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So You Need To Buy A Car?

Inexpensive transportation can be a real problem on a limited budget. A car payment takes a big bite out of the income. And this is before the cost of collision and comprehensive insurance.

Letting a car go back to the lender can be a wise idea. Remember, even if you are left with a balance owing after returning it to the lender, you won’t have to pay it. The debt can be added to HELPS. But what about transportation? The first question is, is a car really necessary? Sometimes the budget simply won’t allow it. Fortunately alternate transportation can be arranged, such as taxi cabs or public transportation. Sometimes, however, a car is necessary. What can be done then? With some searching, reliable used cars can be found, often at accessible prices. The internet offers many options for used vehicle searching, not least among them Craigslist.

I always suggest searching Craigslist, owner only, not a dealer. Type in “runs good” on the search bar. An owner will seldom advertise a car that runs good if it doesn’t. Why? He doesn’t want you calling in a couple of weeks. Now a dealer is a different matter. They always sell less expensive cars “as is.” A dealer will also try to push you toward a loan, making payments, and ultimately losing money on interest from the whole process.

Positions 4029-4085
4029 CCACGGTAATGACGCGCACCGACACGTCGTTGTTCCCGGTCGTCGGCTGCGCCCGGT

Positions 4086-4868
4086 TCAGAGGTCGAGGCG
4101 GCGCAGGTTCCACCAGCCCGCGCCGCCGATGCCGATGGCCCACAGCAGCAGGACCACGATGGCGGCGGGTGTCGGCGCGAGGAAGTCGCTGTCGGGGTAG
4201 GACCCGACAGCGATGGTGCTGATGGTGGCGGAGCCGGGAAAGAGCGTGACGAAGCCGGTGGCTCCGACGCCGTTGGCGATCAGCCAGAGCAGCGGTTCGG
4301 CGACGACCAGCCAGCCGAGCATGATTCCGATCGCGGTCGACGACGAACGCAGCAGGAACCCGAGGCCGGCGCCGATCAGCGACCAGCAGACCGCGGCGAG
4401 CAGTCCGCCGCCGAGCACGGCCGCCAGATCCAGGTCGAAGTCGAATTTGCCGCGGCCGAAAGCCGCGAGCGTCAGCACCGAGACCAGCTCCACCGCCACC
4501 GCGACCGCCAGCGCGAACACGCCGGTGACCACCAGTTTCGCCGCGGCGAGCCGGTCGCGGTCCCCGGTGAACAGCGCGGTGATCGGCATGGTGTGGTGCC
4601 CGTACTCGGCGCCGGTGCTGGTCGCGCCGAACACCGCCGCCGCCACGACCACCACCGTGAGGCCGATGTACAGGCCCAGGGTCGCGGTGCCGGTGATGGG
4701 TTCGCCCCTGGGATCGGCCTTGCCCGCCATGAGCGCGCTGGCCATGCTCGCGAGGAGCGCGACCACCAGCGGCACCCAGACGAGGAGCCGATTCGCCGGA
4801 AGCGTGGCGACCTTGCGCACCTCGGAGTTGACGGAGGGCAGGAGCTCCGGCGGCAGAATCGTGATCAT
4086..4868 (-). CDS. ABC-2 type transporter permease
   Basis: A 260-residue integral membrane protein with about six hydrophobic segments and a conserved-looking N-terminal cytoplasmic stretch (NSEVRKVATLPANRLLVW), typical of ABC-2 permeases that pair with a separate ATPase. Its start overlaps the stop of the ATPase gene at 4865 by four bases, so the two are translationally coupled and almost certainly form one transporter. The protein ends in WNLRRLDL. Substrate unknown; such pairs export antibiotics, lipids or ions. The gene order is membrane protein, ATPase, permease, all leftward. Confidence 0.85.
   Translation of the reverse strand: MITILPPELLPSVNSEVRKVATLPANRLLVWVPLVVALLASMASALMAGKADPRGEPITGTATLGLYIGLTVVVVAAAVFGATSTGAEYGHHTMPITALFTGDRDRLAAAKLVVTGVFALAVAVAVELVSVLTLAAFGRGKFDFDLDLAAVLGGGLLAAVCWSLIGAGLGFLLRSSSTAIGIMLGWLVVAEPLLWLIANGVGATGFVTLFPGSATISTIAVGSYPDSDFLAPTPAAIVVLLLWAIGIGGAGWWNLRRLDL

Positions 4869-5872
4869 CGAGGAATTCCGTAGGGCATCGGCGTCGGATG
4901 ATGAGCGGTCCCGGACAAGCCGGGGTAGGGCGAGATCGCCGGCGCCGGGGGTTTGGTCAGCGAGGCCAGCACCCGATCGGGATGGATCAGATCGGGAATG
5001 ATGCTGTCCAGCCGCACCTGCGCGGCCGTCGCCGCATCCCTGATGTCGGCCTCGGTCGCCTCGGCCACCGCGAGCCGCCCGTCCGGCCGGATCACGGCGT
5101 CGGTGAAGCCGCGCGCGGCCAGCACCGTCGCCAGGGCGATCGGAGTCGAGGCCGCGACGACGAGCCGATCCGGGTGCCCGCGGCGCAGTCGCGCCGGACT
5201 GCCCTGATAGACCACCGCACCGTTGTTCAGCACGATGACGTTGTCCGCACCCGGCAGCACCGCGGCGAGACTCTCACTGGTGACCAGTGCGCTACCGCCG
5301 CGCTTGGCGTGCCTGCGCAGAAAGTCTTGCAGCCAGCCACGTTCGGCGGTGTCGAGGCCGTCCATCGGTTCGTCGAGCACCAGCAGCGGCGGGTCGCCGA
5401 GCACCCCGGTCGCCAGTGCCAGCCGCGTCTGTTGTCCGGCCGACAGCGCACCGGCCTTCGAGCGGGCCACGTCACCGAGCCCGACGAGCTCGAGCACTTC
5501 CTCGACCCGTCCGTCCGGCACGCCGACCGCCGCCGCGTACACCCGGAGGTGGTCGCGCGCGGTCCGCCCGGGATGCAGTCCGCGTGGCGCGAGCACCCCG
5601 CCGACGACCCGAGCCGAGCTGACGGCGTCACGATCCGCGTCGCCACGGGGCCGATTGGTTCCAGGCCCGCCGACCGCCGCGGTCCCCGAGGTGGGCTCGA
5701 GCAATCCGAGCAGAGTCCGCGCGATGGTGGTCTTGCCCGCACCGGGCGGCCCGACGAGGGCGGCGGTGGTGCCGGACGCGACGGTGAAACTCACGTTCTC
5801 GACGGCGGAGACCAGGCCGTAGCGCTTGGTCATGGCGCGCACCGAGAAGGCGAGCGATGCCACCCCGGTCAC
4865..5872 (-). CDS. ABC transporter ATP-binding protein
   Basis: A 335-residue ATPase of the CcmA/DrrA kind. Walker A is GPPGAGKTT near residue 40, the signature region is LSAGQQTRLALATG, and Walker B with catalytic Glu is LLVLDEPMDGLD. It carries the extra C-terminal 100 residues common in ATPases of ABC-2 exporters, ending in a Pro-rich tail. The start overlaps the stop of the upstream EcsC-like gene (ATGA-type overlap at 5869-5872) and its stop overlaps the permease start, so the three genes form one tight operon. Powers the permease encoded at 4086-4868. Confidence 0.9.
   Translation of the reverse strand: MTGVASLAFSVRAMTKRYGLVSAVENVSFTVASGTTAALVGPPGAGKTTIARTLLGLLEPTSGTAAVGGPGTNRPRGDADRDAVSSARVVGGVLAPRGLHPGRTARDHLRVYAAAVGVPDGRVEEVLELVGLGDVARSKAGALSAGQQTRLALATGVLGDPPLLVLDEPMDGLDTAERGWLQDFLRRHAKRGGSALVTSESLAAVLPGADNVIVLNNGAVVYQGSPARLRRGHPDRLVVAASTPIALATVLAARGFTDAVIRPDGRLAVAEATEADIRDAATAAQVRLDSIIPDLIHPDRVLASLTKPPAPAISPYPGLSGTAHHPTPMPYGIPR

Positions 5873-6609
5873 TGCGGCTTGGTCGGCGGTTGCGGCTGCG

Older Hondas and Toyotas with nearly 200,000 miles can be very reliable even after that many miles. In the unlikely event the car only lasts a year and you paid $1,000, you will still have paid less money than you would have with a $200 per month car payment. In addition, you will only need liability insurance for a car you own outright. This will save more money. It is true for many people, a lump sum payment of $1,000 feels nearly impossible. With HELPS, however, the money freed up from paying unsecured debt may be used toward more important things. Ultimately, it is our goal to help our clients find as much financial freedom as possible. We want your money to be used for you, and not feeding big banks.

Incurring Debt After Enrolling In HELPS

It is common for HELPS clients to incur new debt after they enroll in HELPS that they might have difficulty paying. The question is what to do. First, remember that your Social Security and pension are protected. Therefore, this new debt does not have to be paid if you are struggling financially.

Many times, new debt arises from medical bills that are not covered under Medicare. If it is difficult to pay these bills, you can do one of several things. First, there is absolutely nothing wrong with paying a very small amount each month ($5-10-20 per month). Remember the medical provider receives most of the amount owed from Medicare and perhaps even some funds from supplemental insurance. The portion you owe is a comparative drop in the bucket compared to what they have already received. In many cases, a token payment will keep providers happy.

If your token payment does not appease the provider or you cannot afford a payment of any amount, you can always contact HELPS. We will add the new debt. It does not cost anything to do this. You might want to wait to do that after the bill is sent to a collection agency. Most medical providers don't actively collect their own debt. We'll send out a new letter and any contact will stop.